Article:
They are both doing the same amount of work but they just go about it in different ways. If they don’t seek to see what is important to each other they risk judging incorrectly. The Boomer might think that the Gen X employee isn’t carrying their weight because they don’t spend enough time in the office. The Gen X employee might think the Boomer is unproductive because they have to spend 10 hours every day in the office. The simple fact is they both have the same goals but they go about achieving them in different ways.

It was interesting to see how people reacted at this training. Many times people were quick to point out the positives of their generation but talk about the negatives of other generations. In order to communicate effectively with people from different generations it is important to find what that generation values. If you take this approach you will be surprised with how much more you are able to achieve.

Now I am not suggesting that everyone from a certain age group shares all the same characteristics. However the majority of people from a certain age group will share similar values. Imagine the power you have when you are able to communicate directly to someone’s core values.

Tuesday, November 01, 2005

Identity Theft-- check out these resources

Shari's post below coincides with some resources that were forwarded to me by Sarah (who's helping Shari "catch that creep" who stole her checks.) These links will be on our website soon, but I thought I'd link them here in case you've just read about Shari's ordeal.

Identity Theft - Up Close and Personal

It finally happened to me.... I logged on to Home Banking last Monday and discovered five checks written against my account.

Over the course of my career, I must have written, talked about or advertised over 1,000 pieces on Identity Theft and now I tackle the subject with a whole new vigor.

It started with our mail being stolen when we moved in July. Now I am dealing with closing accounts, signing affidavits, filling out police reports, alerting the credit bureaus. I almost titled this post "I Hate Thieves" but I thought that would be too harsh (that and I doubt I know any thieves personally). I thought about "I Hate Theft" or "I Hate Paperwork" but then I decided to turn that frown upside down and look at the bright side.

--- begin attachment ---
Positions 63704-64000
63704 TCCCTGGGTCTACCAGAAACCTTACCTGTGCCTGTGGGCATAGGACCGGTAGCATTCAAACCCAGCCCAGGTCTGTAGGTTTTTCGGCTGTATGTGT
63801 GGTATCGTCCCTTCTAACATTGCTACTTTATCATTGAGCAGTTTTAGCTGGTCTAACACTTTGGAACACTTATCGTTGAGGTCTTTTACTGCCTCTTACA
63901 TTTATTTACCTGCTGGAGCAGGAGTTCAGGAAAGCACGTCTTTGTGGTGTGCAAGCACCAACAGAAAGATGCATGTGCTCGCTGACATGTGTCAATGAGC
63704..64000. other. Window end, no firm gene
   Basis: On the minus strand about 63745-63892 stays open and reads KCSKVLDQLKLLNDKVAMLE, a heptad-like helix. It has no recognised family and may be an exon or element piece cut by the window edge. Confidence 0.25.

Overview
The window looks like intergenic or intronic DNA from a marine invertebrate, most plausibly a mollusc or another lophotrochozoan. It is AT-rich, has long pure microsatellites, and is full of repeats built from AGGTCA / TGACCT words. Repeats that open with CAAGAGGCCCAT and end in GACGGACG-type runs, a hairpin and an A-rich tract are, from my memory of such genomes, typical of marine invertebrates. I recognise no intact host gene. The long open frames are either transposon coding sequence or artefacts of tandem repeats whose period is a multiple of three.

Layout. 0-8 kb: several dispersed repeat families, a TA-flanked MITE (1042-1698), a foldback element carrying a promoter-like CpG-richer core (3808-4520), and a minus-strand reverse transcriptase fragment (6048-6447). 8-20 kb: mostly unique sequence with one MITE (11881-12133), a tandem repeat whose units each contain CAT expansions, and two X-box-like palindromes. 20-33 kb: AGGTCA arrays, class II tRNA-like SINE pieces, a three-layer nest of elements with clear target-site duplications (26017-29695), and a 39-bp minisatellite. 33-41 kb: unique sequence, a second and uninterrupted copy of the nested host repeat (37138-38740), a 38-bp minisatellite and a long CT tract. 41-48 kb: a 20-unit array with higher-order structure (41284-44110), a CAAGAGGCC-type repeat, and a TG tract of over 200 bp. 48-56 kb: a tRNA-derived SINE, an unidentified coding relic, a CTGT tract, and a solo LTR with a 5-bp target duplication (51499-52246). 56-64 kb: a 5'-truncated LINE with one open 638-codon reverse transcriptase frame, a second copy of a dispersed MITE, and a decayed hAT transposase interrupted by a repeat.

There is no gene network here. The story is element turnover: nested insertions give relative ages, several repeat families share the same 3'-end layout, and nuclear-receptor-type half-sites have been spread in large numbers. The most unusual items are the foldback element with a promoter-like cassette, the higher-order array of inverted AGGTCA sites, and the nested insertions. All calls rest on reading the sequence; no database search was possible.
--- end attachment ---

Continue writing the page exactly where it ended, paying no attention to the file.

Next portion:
Is there a bright side to fraud? Well, no not really. But I can say one good thing... Verity Credit Union takes fraud personally. That might sound funny, but it is true.

When I called to report the checks, Veniacha Sims and Sarah Riddle helped me. You would think that it was their own personal mission to catch "this creep" as they called him/her. That felt really good. I called the other institution that I deal with and they dealt with it more like an everyday occurrence. Which makes some sense. To them, it is probably just the cost of doing business. But Verity Credit Union has been the credit union for Federal Employees for so long that we are not used to people stealing from us. And when they do, we take it personally. Monday morning, when I was on the phone, freaking out about the $1500 drained from my account, it felt good to have someone as indignant and ticked off as me. It also felt good to talk to someone immediately who could tell me exactly what to do.

There isn't really anything good about theft, but there is something nice in having an advocate when it happens to you.

Shout Out

This weekend Laurel and I attended the Blog Business Summit at the Bell Harbor Conference Center in Seattle. After spending all day talking about blogs and learning new technology and applications, I am feeling more passionate about blogging. It's more than simply an online diary, which is how I've often heard it described. It can actually be a very powerful tool for building relationships with people. You know, Verity's blog is relatively new and it's a work in progress, but it is headed in the right direction and I'm so excited about what the future holds.

This is my shout out to the folks from the Summit. Thanks for sharing your knowledge with us!